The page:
Authorities Search Home of Vegas Shooter, Question Brother for 2nd Time

October 9, 2017 Updated: October 9, 2017

Investigators combed through the home of Las Vegas killer Stephen Paddock a second time on Sunday, Oct. 8 and met his brother for a second round of questioning as they continue to hunt for the motive for the worst mass shooting in modern U.S. history.

Officers with the Mesquite Police Department re-searched the three-bedroom house in Mesquite, Nevada, for “re-documenting and rechecking,” police Chief Troy Tanner told the Associated Press.

“I don’t think they are after anything specific,” Tanner said. “They’re going through everything and photographing everything again.”

Federal investigators found 19 firearms in the home during the first search on Monday, Oct. 2.

FBI agents also met with Paddock’s brother Eric Paddock for another round of questions after he arrived in Las Vegas to pick up the killer’s remains, according to the Las Vegas Review-Journal.

Eric Paddock said he answered questions for about four hours during a session with FBI, a Las Vegas police detective, and a psychologist.

“I’m trying to get them to understand Steve’s mindset,” Paddock told the Review-Journal. “I don’t want them to chase bad leads.”

Lights Dimmed to Honor Victims

On Sunday, the marquee lights along the Las Vegas Strip dimmed for 11 minutes from 10:05 p.m. until 10:16 p.m., the exact time and duration of the gunfire one week ago.

Some of the hotels and casinos on the Strip dimmed their lights and displayed a message that read: ‘When Things Get Dark Las Vegas Shines.’

Investigators still lack a clear reason as to why Paddock, 64, unleashed a torrent of gunfire into a crowd of 22,000 at the Route 91 Harvest country music festival. The suspect shot himself to death before police stormed his 32nd-floor suite in the Mandalay Bay Casino and Resort, high above the concert venue.

Fifty-eight people died and nearly 500 were injured.

Concertgoers Claim Personal Items

The FBI on Sunday started returning thousands of purses, phones, and other property left behind by concertgoers in Las Vegas as the Red Cross stepped up efforts to reach those traumatized by the Oct. 1 massacre.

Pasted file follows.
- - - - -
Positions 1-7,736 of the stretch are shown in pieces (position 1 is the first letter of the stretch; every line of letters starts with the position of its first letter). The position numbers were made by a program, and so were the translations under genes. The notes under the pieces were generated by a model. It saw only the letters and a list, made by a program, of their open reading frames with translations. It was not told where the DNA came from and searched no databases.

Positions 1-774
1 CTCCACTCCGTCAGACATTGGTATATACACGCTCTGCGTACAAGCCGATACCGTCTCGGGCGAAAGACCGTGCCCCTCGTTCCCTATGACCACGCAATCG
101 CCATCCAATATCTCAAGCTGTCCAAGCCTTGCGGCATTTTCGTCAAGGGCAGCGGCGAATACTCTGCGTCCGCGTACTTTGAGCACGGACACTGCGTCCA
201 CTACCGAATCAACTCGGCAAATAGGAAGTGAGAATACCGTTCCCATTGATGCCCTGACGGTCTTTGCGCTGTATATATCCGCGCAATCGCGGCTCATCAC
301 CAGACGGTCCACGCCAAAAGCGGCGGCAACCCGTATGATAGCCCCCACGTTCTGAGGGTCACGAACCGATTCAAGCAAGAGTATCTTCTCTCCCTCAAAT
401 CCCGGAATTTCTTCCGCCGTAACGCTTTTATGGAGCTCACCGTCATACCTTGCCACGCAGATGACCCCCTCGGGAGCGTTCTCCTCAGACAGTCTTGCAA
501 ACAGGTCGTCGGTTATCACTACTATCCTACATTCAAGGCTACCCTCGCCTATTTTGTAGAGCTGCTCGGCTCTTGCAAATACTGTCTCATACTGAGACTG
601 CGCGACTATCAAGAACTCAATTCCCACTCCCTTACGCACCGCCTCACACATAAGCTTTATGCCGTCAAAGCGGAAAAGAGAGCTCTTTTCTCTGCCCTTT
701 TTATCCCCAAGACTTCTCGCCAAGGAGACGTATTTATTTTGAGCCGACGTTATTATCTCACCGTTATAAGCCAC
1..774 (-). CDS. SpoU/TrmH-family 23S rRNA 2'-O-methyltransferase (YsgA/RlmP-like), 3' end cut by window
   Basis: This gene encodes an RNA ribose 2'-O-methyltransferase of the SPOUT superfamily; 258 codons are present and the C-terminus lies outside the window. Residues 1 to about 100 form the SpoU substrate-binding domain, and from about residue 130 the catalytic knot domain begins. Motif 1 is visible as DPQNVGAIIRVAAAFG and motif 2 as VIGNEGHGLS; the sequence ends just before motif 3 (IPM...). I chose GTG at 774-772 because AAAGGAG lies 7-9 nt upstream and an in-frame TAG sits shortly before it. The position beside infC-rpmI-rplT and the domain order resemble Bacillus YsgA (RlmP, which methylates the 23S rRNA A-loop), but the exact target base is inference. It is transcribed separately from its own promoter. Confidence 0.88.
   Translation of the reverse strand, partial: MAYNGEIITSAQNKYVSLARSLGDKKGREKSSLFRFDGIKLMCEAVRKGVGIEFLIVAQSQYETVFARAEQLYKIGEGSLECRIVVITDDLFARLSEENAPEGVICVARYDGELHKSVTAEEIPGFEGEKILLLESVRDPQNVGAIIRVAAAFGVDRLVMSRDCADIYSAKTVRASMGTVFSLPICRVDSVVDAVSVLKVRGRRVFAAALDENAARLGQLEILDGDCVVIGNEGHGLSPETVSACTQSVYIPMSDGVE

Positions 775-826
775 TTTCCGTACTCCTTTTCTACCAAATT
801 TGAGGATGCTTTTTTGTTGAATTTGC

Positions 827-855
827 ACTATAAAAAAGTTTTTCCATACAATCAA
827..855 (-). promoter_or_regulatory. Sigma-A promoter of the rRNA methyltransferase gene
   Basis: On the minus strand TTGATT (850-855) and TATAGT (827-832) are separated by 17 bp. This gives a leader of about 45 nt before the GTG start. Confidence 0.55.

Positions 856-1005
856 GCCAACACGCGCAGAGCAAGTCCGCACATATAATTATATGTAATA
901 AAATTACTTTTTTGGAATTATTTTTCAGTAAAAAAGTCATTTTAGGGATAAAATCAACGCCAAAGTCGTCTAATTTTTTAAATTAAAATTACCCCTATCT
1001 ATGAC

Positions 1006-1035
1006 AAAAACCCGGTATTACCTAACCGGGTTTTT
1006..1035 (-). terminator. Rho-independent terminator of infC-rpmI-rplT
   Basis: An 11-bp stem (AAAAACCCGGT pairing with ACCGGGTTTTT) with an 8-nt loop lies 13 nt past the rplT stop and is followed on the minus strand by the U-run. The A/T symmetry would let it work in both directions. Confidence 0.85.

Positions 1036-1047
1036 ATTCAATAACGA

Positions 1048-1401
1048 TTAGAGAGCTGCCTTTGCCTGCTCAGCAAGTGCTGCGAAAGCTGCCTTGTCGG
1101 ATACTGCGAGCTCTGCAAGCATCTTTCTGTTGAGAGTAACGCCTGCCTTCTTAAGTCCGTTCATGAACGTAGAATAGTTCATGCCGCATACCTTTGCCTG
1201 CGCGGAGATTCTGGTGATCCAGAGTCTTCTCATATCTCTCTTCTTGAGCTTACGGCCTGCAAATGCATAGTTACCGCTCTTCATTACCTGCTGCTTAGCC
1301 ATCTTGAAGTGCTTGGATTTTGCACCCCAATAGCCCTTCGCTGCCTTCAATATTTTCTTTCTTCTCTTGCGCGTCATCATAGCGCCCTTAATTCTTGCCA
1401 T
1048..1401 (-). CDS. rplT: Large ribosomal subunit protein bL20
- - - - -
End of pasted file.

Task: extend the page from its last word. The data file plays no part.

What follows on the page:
The process of returning items left behind by those who fled in the chaos could take weeks, authorities said.

So many phones, backpacks, lawn chairs, and other items were left behind that the Federal Bureau of Investigation has divided the huge crime scene into four quadrants, releasing items from only one of them at a time, starting on Sunday, FBI Victims Services chief Paul Flood said.

Before release, the items had to be cleaned of blood and other substances, as well as categorized, Flood said. Property from just one quadrant of the scene filled seven delivery-sized trucks, he said, and required the attention of dozens of investigators.

Authorities began returning vehicles left at the concert grounds to their owners last week.


Las Vegas police officers walk past a sign at a makeshift memorial set up for the victims of the Route 91 Harvest music festival mass shooting in Las Vegas on Oct. 7, 2017. (REUTERS/Chris Wattie)

Unlike so many other perpetrators of deadly mass shootings before him, Paddock left behind no suicide note, no manifesto, no recordings, and no messages on social media pointing to his intent, according to police.

Paddock used a device known as a bump stock to make 12 of his rifles operate more like automatic weapons, which are outlawed in the United States.

Teams of counselors fanned out across the city, attending church services and gathering at a family assistance center set up at the Las Vegas Convention Center as the Red Cross set out to find those in need of comfort. Spiritual and legal advisers were also available.

“We’re past the response portion of this horrible incident,” Clark County Emergency Manager John Steinbeck said at a news conference. “We’re moving into the recovery now.”

White crosses set up for the victims of the Route 91 Harvest music festival mass shooting are pictured in Las Vegas on Oct. 7, 2017. (REUTERS/Chris Wattie)

“A week into this, a lot of people have been numb,” said Red Cross spokesman Bill Fortune, who flew in from Colorado to help with the recovery effort. “Some of those emotional crises are just showing up today, where people can’t get out of bed. People have called saying they can’t be in crowds.”

Reuters contributed to this report.


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